East Dean is one of the most remote of Sussex Downland villages. Or, at least, so they say. Actually, with modern roads and so on nothing in Sussex is terribly remote- and East Dean is in the valley which is overlooked by the race track at Goodwood and just down the road from the College at West Dean- both of which draw in lots and lots of people. The South Downs are, generally speaking, friendly hills. They welcome people (unlike the Pennines which barely condescend to notice us.) Or perhaps that's just me. I have loved the Downs since I was a boy and have never managed to get on terms with the Pennines- even though I lived in their shadow for thirty years.
East Dean has a pond and a plain little church and used to have a forge. The forge is now a B&B and that's where we stayed. I don't know if it's the same building in which locally famed blacksmith William Peachey worked- but I don't see why it shouldn't be. More on him in a moment.
The village pond
First afternoon we were there I climbed the hill at the back of the village. This is the view looking down at All Saints church.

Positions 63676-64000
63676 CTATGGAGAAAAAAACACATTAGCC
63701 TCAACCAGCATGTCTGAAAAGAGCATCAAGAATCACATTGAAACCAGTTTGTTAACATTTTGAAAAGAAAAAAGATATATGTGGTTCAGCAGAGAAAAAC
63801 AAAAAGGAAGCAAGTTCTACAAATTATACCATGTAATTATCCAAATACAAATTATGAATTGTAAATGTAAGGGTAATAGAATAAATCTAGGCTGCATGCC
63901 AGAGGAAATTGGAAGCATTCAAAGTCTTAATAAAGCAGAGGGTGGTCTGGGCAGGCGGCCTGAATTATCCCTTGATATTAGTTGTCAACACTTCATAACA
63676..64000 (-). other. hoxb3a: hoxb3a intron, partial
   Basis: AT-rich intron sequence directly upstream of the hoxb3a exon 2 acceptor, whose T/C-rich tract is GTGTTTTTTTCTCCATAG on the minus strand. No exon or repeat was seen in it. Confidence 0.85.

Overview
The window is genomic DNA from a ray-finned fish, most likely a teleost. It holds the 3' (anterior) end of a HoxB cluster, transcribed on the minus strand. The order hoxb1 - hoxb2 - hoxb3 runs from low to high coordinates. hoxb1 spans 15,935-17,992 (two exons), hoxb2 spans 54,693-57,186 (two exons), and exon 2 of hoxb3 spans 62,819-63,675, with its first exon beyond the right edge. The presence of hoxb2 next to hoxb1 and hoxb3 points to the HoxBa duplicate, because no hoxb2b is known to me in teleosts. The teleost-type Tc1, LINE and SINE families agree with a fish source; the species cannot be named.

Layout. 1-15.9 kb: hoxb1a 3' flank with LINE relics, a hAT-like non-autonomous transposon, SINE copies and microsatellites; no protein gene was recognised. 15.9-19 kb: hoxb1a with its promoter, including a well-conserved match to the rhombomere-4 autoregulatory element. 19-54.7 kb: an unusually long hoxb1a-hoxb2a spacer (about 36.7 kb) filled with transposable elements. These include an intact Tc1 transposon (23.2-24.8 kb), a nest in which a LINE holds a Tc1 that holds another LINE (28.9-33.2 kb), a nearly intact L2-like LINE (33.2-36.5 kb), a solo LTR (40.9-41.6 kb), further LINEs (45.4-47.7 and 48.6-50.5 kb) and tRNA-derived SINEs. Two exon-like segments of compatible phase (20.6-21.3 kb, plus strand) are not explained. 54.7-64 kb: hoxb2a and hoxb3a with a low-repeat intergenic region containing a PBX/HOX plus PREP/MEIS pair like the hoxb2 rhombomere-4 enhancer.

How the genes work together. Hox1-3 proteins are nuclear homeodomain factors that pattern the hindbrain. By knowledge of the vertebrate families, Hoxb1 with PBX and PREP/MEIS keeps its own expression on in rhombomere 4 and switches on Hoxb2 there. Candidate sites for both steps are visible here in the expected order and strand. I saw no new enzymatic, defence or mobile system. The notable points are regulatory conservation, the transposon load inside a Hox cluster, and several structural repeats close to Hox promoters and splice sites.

And here's the top of the hill with its trig point.
Finally the gravestone of William Peachey, now embedded in the church's outer wall. The text reads
1688 Here lyeth the body of William Peachey of East Dean blacksmith who disecased (sic) February ye AOM DOM
Peachey made swords for the Parliamentary cavalry troop known as the Hambledon Boys- and may also have ridden with them. Some of his blades- with their rustic inscriptions- have survived (or been recorded) and provide insights into English as it was spoken and written in rural West Sussex and East Hampshire in the mid 17th century. It's nice to see he survived the Civil War by over 20 years.